CP: The idea for the book was entirely student-driven! One year’s group of students with academic leanings – all three went on to graduate study, with one now pursuing a PhD in medical anthropology – asked if they might write up the results of their summer projects in an Independent Study class.
I agreed and put them through the paces – first week, produce an abstract; second week, an Introduction; and so on. Before you knew it, they each had short articles, which were surprisingly strong. One of the students asked if we couldn’t try to publish them, and of course I said, “Sure”–while secretly imagining that we’d end up publishing them on a website of our own design.
But one thing led to another. We added more essays the following year. We found some money to fly in to Duke an anthropologist (John Hawkins) who had published a similar book of student essays, and he gave us outstanding editorial advice. We had lunch with a Duke University Press editor who was super-supportive of the idea – for him, it was a novelty, a book by undergraduates for undergraduates about development – and said he’d send the essays out for review. But then, of course, the real work of producing a book – of editing and fitting all the pieces together – began.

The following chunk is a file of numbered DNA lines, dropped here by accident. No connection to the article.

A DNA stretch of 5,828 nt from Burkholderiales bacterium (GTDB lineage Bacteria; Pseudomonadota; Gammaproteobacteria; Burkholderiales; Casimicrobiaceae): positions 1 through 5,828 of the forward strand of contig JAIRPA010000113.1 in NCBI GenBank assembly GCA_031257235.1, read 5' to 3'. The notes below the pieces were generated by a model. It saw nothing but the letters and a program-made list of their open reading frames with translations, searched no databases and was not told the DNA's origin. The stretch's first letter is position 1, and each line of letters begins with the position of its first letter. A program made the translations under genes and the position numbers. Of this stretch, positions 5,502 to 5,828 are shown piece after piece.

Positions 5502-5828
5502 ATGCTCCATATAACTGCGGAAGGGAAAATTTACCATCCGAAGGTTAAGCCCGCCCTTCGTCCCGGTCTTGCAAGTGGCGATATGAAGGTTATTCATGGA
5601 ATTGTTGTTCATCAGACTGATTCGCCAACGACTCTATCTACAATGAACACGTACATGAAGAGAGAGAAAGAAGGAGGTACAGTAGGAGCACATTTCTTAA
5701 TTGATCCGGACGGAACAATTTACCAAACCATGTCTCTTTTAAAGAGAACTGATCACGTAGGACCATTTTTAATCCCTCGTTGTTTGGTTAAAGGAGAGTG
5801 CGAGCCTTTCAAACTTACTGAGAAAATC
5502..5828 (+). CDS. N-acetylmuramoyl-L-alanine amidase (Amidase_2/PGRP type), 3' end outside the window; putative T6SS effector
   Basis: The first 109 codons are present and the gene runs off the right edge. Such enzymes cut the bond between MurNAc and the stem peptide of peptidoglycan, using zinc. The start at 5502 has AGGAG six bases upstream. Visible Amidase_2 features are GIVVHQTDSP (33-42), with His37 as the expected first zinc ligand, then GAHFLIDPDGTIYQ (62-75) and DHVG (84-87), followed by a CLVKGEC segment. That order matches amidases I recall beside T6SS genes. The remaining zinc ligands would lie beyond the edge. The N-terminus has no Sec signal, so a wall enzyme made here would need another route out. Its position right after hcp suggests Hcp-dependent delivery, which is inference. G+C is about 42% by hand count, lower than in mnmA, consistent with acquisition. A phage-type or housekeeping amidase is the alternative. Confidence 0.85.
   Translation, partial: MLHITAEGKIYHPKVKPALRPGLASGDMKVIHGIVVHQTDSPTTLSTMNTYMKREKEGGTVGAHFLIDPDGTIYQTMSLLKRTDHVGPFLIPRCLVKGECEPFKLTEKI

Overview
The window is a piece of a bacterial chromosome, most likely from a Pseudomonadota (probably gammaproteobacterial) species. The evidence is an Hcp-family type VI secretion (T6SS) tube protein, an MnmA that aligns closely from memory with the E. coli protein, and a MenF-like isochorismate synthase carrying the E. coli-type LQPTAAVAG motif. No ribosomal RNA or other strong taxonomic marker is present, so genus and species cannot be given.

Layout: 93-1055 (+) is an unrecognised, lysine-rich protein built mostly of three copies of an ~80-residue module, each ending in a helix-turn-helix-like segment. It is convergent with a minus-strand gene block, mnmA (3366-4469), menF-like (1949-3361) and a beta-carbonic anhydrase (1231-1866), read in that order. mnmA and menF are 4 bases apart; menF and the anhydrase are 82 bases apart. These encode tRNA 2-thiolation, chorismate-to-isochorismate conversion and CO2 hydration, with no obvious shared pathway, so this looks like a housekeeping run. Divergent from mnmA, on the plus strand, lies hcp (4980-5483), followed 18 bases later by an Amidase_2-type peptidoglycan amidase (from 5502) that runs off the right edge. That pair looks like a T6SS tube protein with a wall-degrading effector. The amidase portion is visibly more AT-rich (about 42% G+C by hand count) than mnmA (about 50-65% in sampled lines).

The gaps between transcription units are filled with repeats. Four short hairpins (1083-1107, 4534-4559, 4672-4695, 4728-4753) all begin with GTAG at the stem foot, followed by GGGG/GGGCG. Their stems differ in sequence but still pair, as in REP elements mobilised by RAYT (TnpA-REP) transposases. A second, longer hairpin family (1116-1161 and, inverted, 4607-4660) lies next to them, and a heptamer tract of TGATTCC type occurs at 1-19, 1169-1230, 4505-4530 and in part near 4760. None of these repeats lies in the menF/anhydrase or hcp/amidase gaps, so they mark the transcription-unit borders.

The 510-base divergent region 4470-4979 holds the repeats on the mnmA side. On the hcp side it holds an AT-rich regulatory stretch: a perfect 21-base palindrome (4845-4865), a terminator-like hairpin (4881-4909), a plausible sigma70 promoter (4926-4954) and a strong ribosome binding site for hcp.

Then, too, the projects themselves have always drawn me in. These projects – all, student-designed – are interesting and doing important work in the villages. And they tell interesting cultural stories.
Recipient of the Writer’s Collective Award for Best Poem (with a Duke Student), in a Kabre Village (Togo)
Finally, the problems and challenges of development in West Africa are vexing and fascinating. I didn’t used to think so. In fact, in years past, I would run the other way when I saw a development worker. But now I find issues of development not only urgent but also (as Lévi-Strauss might have said) “good to think with.”
2017 Group of Duke University Students in a Kabre Village (Togo)
AG: Let’s start with that last comment. As an Africanist, I spent three decades lecturing to students about the failures of large-scale “development” programs across Africa. I suspect you did, too. Yet we both find ourselves now working with small-scale “development” projects in our fieldsites. Or maybe, it’s because we found so much wrong with those large-scale programs that we’ve both now embraced much more local, small-scale projects, in spaces we know well. (Your work with these projects in Togo is exactly why Philip Graham and I invited you to join the Advisory Board of the Beng Community Fund that we founded, to create small-scale projects with Beng villagers in Côte d’Ivoire.)